But Zion said, "The LORD has forsaken me; the Lord has forgotten me!"
I. THERE ARE MANY THINGS THAT OFTEN CONDUCE TO SUSPICIONS ON THE PART OF THE CHILDREN OF GOD CONCERNING THE LORD'S GOODNESS.
I. THE TEMPTATION. "Jehovah hath forsaken me, and the Lord hath forgotten me." The temptation is to ascribe the cause of feeling in our own mind to a Being outside us; forgetting that "'tis in ourselves that we are thus or thus." It does not follow, because our hearts are dry, that the fountain of comfort is sealed. It does not follow, because we feel ourselves lonely, that the good God has deserted us; nor, because we do not realize the Divine presence, that God has forgotten us. But the mind naturally leans on signs and symbols and outward manifestations. The act of faith - so simple to speak about - the "walk by faith, not by sight," is really most difficult. There are times when even the noblest of mankind are unequal to such an effort. Reason will hardly meet the case. "He that despairs," it has been said, "limits an infinite Power to a finite apprehension, and measures Providence by his own little contracted model." True; and the truth is not consoling. The sense and assurance of love alone can console.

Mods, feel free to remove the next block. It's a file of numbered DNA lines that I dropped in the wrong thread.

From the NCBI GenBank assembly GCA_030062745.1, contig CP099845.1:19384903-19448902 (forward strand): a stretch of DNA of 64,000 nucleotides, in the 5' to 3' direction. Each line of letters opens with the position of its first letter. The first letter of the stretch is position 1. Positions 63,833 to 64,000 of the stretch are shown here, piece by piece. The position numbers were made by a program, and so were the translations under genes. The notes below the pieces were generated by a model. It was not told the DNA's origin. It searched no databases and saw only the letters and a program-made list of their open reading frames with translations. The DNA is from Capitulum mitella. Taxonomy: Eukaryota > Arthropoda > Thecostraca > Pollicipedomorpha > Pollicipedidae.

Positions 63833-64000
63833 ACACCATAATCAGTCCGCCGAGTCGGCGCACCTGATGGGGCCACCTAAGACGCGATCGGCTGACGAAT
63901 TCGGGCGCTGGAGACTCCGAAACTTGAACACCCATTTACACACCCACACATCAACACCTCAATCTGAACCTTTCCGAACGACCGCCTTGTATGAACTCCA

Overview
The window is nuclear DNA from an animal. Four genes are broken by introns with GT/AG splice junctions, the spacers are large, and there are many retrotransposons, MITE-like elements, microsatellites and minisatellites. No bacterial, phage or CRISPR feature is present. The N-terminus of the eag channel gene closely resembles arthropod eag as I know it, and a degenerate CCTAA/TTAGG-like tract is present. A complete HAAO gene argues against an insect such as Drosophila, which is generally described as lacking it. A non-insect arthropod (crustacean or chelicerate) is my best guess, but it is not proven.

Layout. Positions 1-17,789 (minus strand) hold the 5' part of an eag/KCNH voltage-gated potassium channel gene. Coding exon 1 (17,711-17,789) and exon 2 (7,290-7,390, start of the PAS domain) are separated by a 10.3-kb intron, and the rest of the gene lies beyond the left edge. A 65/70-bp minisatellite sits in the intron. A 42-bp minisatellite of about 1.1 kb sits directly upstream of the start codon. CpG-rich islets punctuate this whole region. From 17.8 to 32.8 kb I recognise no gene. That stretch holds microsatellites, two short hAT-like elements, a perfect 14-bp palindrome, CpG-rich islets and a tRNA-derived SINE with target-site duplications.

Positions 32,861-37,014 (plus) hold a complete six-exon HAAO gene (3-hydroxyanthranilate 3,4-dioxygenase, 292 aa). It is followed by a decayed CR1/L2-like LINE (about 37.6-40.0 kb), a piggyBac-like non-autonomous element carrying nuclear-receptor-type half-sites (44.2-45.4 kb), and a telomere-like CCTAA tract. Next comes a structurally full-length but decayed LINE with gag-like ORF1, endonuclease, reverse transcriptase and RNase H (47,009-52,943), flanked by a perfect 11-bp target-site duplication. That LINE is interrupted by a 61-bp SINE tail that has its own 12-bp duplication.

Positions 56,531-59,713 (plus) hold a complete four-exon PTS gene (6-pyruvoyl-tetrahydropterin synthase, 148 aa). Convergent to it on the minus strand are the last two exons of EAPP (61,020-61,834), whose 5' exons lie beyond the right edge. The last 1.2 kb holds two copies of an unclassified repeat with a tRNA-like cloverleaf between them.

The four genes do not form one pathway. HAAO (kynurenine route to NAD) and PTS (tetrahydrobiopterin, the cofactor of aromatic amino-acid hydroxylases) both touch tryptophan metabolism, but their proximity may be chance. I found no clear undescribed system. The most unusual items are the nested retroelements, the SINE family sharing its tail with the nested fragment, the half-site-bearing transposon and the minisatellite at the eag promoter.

II. DESPONDENCY MET. Not by censure, not by argument, but by the assurance of uninterrupted and undying love. It is a Divine love; surpassing, therefore, the noblest manifestations of human love - that of father or moth, or. A woman may, like a Lady Macbeth, allow some mightier passion to get the better even of maternal love. But there is no mightier passion in the heart of God than the love to his children. Human memory is infirm; but God cannot forget. The picture of Israel is graven on the palms of his hands. "It is indelible, like the sacred marks of devotees. Jehovah inverts the usual order. A worshipper needs a consecrating mark to remind him of his relation to God. Zion's God, though not needing such reminder, has condescended to grave Jerusalem on the palms of his hands. The objects of human interest are changing; God concentrates his thought on his people. "Thy walls are ever before me." The visible city was indeed destroyed, but God had his eye upon the preservation of the spiritual building for eternity. "Dost thou think that that is the city of which I said, 'I engraved thee on the palms of my hands'? Nay; that building is not now built in the midst of you. It is that which shall be revealed in my presence; it was prepared from the time when I meditated to produce a Paradise, and I showed it to Adam before he sinned; when he cast away my command, it was removed from him. And now, lo! it hath been kept by me, even as Paradise." Men's thoughts decline to the material; God is concerned with the ideal and eternal. And in this truth lies profound encouragement. Forms decay, institutions come down with a mighty crash; the building of the ages is ever going on. And it must go on by means of the labours of Zion's children. The desolate city will yet be clothed with ornaments like a lonely bride; and she who has been as a desolate widow will have a family too numerous to be contained within present narrow bounds.